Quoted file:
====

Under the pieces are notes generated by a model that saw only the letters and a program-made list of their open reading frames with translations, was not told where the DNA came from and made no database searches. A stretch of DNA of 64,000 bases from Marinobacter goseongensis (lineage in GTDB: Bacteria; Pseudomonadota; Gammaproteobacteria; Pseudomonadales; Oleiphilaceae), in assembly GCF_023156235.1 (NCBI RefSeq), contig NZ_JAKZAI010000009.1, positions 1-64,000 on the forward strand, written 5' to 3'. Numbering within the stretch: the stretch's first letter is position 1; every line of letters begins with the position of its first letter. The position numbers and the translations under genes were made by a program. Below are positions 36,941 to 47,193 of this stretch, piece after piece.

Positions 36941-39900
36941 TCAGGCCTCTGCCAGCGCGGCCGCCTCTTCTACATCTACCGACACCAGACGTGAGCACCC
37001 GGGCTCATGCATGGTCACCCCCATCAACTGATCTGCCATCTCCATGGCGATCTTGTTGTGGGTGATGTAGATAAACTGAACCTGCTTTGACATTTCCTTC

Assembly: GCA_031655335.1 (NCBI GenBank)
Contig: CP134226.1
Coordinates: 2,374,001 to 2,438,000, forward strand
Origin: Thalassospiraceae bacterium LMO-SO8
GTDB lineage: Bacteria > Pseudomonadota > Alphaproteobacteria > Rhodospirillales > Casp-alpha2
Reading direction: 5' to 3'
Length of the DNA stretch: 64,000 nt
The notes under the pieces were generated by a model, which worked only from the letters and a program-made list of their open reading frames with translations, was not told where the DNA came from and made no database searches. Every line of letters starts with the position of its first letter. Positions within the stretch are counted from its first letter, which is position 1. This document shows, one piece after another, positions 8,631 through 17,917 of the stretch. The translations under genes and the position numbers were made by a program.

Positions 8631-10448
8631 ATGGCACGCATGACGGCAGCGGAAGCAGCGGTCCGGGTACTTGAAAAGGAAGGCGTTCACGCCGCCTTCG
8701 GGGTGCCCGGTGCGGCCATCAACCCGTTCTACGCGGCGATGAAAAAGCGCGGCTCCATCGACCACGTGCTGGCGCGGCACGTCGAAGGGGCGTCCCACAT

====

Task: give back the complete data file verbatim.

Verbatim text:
Under the pieces are notes generated by a model that saw only the letters and a program-made list of their open reading frames with translations, was not told where the DNA came from and made no database searches. A stretch of DNA of 64,000 bases from Marinobacter goseongensis (lineage in GTDB: Bacteria; Pseudomonadota; Gammaproteobacteria; Pseudomonadales; Oleiphilaceae), in assembly GCF_023156235.1 (NCBI RefSeq), contig NZ_JAKZAI010000009.1, positions 1-64,000 on the forward strand, written 5' to 3'. Numbering within the stretch: the stretch's first letter is position 1; every line of letters begins with the position of its first letter. The position numbers and the translations under genes were made by a program. Below are positions 36,941 to 47,193 of this stretch, piece after piece.

Positions 36941-39900
36941 TCAGGCCTCTGCCAGCGCGGCCGCCTCTTCTACATCTACCGACACCAGACGTGAGCACCC
37001 GGGCTCATGCATGGTCACCCCCATCAACTGATCTGCCATCTCCATGGCGATCTTGTTGTGGGTGATGTAGATAAACTGAACCTGCTTTGACATTTCCTTC

Assembly: GCA_031655335.1 (NCBI GenBank)
Contig: CP134226.1
Coordinates: 2,374,001 to 2,438,000, forward strand
Origin: Thalassospiraceae bacterium LMO-SO8
GTDB lineage: Bacteria > Pseudomonadota > Alphaproteobacteria > Rhodospirillales > Casp-alpha2
Reading direction: 5' to 3'
Length of the DNA stretch: 64,000 nt
The notes under the pieces were generated by a model, which worked only from the letters and a program-made list of their open reading frames with translations, was not told where the DNA came from and made no database searches. Every line of letters starts with the position of its first letter. Positions within the stretch are counted from its first letter, which is position 1. This document shows, one piece after another, positions 8,631 through 17,917 of the stretch. The translations under genes and the position numbers were made by a program.

Positions 8631-10448
8631 ATGGCACGCATGACGGCAGCGGAAGCAGCGGTCCGGGTACTTGAAAAGGAAGGCGTTCACGCCGCCTTCG
8701 GGGTGCCCGGTGCGGCCATCAACCCGTTCTACGCGGCGATGAAAAAGCGCGGCTCCATCGACCACGTGCTGGCGCGGCACGTCGAAGGGGCGTCCCACAT